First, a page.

That mess creates a lot of legal uncertainty. Private-sector investors don't want to get tied up with mortgage risk, because they simply don't trust the banks. And young people who used to buy houses can't afford to invest thanks to elevated unemployment and weak wages created by the financial crisis.

But you wouldn't know any of this from the Bipartisan Policy Center's two-day housing conference. Four panels and speeches were explicitly devoted to the future of housing finance reform -- insider code for "how to privatize Fannie Mae and Freddie Mac." Another panel was devoted to jumpstarting the private sector's role in housing finance -- basically the same thing. The rest was, well ... there was a panel titled, "Can Millennials Save The Housing Market?" and another panel featuring a discussion between James Carville and Mary Matalin, which might have been Beltway-edgy in 1996.

The focus on how to turn Fannie Mae and Freddie Mac over to Wall Street obscures the fact that things are going relatively well at the mortgage giants these days. Sure, they cover most of the mortgage market and put taxpayers on the hook for potential losses. But in contrast to the subprime heyday, they also present taxpayers with all of the upside on mortgages they support. So far, profits have been pretty good.

The only real trouble is a 2012 Treasury Department decision that almost all profits from Fannie and Freddie have to be swept into the general fund of the U.S. government. That prevents the firms from building up a capital base that could allow some leniency on mortgage standards to let more people into the market -- if that is, in fact, needed. Elevated joblessness, stagnant wages and increasing economic inequality may well be the ultimate culprits, rather than loan approval standards.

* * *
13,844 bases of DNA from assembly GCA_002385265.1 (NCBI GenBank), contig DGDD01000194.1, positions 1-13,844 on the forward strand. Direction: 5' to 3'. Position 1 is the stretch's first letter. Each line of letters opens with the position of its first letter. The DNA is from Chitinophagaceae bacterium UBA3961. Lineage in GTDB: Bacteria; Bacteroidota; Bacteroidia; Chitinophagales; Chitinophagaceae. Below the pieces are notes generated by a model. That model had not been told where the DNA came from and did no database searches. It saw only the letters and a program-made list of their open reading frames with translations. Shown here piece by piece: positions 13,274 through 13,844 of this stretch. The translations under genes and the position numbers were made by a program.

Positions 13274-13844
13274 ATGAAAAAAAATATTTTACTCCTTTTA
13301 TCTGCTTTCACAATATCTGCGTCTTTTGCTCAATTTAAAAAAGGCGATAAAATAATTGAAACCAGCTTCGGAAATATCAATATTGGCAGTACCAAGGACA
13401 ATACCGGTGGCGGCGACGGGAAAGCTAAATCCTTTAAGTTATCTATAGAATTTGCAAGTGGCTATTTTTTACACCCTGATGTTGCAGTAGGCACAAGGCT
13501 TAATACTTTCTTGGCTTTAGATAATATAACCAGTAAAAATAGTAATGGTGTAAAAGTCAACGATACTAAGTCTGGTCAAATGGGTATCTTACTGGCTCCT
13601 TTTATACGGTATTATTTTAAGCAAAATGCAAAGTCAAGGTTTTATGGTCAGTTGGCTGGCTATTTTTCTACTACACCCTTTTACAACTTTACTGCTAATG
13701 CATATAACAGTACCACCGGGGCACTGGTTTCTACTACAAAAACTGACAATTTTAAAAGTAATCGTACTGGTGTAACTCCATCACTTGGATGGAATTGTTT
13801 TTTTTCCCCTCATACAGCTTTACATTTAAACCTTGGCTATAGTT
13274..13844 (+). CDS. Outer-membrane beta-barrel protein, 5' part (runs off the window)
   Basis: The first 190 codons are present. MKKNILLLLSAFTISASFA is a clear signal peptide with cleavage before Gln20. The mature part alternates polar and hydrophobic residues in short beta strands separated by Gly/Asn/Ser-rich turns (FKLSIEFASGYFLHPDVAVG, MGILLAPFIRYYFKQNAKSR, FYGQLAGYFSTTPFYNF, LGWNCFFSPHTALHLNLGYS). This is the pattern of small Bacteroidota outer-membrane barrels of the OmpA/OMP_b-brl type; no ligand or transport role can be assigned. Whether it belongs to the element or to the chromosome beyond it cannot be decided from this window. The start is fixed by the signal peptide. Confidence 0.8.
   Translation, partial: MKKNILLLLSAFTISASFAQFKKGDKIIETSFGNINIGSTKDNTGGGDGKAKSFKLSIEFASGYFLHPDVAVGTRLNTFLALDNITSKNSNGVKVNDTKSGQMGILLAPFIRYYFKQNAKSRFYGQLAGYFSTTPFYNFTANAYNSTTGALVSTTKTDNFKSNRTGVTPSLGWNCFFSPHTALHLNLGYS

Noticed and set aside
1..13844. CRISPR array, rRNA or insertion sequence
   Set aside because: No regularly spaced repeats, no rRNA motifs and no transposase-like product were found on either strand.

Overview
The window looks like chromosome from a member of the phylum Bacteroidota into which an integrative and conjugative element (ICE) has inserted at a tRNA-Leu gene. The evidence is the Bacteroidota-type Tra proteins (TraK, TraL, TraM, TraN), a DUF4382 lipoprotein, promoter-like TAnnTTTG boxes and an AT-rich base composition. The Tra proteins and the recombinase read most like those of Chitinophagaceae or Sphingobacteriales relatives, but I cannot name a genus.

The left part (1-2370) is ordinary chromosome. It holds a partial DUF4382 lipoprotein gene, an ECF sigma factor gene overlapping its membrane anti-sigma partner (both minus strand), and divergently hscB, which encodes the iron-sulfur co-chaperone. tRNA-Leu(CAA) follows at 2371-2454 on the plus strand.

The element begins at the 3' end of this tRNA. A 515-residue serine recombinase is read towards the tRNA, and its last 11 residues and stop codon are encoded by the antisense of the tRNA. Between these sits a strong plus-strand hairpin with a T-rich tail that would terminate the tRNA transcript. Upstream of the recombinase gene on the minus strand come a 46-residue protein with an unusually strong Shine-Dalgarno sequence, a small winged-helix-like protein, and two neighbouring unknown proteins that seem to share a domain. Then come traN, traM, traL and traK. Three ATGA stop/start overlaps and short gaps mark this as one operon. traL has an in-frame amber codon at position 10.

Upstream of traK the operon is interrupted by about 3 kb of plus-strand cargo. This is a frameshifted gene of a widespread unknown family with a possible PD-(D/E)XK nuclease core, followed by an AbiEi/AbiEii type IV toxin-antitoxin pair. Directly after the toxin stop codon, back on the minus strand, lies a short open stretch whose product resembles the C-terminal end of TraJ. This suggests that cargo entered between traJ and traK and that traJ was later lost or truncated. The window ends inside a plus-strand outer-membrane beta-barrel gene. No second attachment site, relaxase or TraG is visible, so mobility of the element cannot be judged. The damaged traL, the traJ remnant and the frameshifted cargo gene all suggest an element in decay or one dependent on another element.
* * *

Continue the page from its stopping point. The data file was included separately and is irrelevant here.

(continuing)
But if Fannie and Freddie's guidelines are really locking out too many borrowers, the trauma is easily treated. The executive branch can simply reverse its profit sweep ruling, letting the firms build up capital and relax their standards without any bipartisan negotiation.

But "Why Doesn't Obama fix it?" isn't very bipartisan, and Gingrich is a Republican. And in truth, the Gingrich speech wasn't totally devoid of policy substance. He did, despite his own history, warn about the dangers of too-big-to-fail banks and the economic drag of elevated student debt levels.

"If you're serious about helping the next generation involved in housing, you have got to look at the student loan disaster," Gingrich said. "This is the next big crushing disaster coming down the road."

Indeed, Americans now shoulder more than $1 trillion in student debt amid declining wages.

But Gingrich didn't suggest any policy to combat either too-big-to-fail or the student loan crisis. Instead, he offered vague platitudes, which were eagerly devoured by an auditorium packed with the gray-bearded frumps and well-heeled young lobbyists who make up the rapidly expanding Bipartisan Industrial Complex.

"We ought to try figure out how we have an honest national conversation," Gingrich said. "And by 'national,' I mean at the level of the Congress and the elites in this city."

*This was actually a pretty good idea. Gingrich also pressed for colonies on Mars, although the existing literature suggests that these would quickly become leftist hotbeds.